He won’t appear before the International Criminal Court (conveniently located in Den Haag not too far from parliament) anytime soon, but the conclusions from the Dutch Iraq inquiry (PDF, in English) do show that the Dutch political support for the war was neither as easily decoupled from the actual war as the then government made it out to be nor justified by international law. Finally it has been officially confirmed what we all knew or at least suspected back then, that the existing UN resolutions on Iraq were never sufficient legal justification for the war. Not that anything will come from it, but at least we saw our beloved prime minister embarassed and humiliated.
I’m still reading the report as a whole, but the conclusions reached by the inquiry don’t contain any real surprises. That the war was illegal as well as immoral I knew anyway, that the decision to support the war was reached long before it was discussed in parliament, for entirely different reasons than officially stated, wasn’t news either. It was clear from the start that the CDA-led government was led by its traditional policy of “Atlantic solidarity”, a desire to engage with the US and be seen as a dependable ally of it, a lesser form of the British delusions of a special relationship. The war was never assessed on its merits, the possible outcomes were not taken into account.
Though the material support of the Netherlands for the war was small, the political effect of its support was to lend a veneer of respectability to what was essentially an unilateral US war. The distinction between “political but no military support” was completely unclear and largely elided outside the Dutch political debate, presented by the US as if it meant we had given our full support. Again, not a surprise.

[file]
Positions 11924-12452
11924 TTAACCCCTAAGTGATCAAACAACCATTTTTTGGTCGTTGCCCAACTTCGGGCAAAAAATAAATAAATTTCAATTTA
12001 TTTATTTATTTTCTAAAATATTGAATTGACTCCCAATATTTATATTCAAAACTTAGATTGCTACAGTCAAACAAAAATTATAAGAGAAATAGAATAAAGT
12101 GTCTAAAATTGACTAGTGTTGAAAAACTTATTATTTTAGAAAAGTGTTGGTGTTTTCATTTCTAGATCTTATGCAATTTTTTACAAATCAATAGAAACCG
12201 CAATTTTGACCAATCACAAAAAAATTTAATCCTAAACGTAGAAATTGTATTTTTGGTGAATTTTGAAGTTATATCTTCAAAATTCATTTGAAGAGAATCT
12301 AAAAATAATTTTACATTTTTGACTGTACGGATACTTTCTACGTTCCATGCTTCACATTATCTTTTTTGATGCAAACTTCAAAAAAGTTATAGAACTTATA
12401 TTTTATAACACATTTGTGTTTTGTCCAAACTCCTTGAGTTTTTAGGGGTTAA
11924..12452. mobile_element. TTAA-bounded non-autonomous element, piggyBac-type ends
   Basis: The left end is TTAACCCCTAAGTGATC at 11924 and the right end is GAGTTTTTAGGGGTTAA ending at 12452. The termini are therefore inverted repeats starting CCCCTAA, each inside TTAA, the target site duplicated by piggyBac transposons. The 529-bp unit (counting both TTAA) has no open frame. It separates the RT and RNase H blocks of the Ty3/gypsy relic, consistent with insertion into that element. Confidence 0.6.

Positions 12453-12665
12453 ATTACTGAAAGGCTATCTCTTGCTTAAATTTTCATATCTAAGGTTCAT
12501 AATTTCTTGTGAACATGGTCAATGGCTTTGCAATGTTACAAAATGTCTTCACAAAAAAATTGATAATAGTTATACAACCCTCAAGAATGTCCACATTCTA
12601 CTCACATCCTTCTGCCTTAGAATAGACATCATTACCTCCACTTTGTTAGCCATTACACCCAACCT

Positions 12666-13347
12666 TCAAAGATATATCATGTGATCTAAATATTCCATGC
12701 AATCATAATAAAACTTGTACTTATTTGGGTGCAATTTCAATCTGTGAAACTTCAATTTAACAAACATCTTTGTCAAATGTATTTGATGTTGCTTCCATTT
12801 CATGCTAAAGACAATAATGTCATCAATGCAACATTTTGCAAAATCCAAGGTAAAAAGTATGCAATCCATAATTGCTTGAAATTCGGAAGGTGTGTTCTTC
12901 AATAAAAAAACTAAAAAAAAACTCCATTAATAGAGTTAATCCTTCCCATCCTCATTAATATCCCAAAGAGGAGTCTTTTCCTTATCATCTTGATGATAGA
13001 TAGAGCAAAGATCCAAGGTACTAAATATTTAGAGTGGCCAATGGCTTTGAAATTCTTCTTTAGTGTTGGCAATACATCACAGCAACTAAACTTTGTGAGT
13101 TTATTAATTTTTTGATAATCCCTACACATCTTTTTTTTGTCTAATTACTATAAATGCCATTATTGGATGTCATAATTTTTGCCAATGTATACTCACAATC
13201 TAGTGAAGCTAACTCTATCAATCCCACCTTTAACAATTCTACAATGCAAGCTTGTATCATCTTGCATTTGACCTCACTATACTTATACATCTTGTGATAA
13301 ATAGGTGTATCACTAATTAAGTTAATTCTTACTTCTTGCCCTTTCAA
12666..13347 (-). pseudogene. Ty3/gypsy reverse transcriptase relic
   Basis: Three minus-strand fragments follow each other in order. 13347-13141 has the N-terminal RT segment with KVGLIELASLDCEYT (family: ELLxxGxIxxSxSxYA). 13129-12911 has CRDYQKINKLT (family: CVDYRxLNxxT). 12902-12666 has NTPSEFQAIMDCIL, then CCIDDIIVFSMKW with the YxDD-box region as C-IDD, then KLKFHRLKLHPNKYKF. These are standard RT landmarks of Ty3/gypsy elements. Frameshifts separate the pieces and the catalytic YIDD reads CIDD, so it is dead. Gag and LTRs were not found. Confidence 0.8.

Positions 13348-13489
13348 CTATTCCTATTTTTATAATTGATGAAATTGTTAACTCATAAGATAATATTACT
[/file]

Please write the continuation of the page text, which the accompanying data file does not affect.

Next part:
Some common themes emerge from the inquiry’s conclusions, which are also coming to light in the British Chilcott inquiry. There’s the dodginess of the legal reasoning for the war, as well as the exagerration of the available evidence for WMDs — turns out the Dutch intelligence services were much more skeptical about this than the government told us at the time, shock horror. More important is the utter disdain for the democratic process shown by both governments. In the Dutch case, the inquiry concludes that the decision was rammed through parliament and went entirely against the wishes of a majority of the voters.
However I’m still convinced that the massive protests against the war in the Netherlands helped convince the government from active participation in the war, against their own instincs, as they realised they could not overcome the combination of active voter hostility and parliamentary resistance to this, including from their own MPs, at a time when the domestic political situation was far from stable. This is not directly supported by the inquiry’s conclusions, but reading between the lines the formula of “political support, but no military support” looks like a typical Dutch compromise position taken by an internally divided government unwilling to turn this disagreement into an open conflict. Interestingly during part of the runup to the war the government coalition included the LPF, the party of Pim Fortuyn, which was largely against the war, not something you’d expect considering its background…
(All of the above analysis is a bit late in the day I admit, but I’ve been busy…)